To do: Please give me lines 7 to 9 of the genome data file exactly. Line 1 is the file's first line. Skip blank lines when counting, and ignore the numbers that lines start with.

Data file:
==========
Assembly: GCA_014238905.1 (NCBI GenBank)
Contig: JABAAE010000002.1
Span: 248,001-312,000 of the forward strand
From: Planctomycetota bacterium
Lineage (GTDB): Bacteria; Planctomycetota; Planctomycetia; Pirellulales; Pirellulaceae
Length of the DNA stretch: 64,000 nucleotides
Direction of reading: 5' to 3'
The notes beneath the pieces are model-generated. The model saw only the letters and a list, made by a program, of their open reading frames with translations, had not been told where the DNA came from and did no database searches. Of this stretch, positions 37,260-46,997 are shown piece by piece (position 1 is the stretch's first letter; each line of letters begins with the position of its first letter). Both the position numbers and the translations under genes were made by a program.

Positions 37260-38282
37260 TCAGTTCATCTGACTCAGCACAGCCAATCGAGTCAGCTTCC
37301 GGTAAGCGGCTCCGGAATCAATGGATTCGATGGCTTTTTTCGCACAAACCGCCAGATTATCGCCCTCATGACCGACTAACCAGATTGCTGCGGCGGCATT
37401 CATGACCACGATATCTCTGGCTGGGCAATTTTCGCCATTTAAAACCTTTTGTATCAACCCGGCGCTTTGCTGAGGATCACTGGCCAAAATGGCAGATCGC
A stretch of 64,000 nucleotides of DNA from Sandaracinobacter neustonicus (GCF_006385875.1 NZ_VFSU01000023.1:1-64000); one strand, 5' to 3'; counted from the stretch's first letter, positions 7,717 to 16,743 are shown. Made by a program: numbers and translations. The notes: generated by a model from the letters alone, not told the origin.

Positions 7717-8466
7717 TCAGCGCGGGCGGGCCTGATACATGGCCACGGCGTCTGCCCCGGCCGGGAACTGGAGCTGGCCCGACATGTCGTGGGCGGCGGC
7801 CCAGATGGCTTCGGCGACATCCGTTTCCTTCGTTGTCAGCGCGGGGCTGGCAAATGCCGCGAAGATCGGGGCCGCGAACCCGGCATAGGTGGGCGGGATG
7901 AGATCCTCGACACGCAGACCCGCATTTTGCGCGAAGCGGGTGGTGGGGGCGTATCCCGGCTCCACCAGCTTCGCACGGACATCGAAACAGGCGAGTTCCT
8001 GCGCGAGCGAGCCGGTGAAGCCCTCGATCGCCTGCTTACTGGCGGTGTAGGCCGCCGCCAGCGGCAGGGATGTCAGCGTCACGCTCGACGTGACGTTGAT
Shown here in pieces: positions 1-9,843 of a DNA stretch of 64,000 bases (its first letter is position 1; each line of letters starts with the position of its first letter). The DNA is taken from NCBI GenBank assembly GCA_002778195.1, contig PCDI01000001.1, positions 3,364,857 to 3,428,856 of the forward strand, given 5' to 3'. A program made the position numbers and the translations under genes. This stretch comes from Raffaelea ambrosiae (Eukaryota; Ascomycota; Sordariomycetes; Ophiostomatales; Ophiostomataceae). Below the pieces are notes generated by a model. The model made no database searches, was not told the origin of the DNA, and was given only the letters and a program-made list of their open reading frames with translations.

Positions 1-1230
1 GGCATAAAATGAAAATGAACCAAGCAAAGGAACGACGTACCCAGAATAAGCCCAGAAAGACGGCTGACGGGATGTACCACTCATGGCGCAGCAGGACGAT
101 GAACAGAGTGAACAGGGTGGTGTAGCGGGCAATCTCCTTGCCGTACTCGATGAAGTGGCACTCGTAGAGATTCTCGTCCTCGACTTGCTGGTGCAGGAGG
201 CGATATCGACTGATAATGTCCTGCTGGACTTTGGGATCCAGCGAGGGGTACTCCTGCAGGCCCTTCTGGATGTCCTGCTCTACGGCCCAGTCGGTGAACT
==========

Direction of reading: 5' to 3'
The notes beneath the pieces are model-generated. The model saw only the letters and a list, made by a program, of their open reading frames with translations, had not been told where the DNA came from and did no database searches. Of this stretch, positions 37,260-46,997 are shown piece by piece (position 1 is the stretch's first letter; each line of letters begins with the position of its first letter). Both the position numbers and the translations under genes were made by a program.

Positions 37260-38282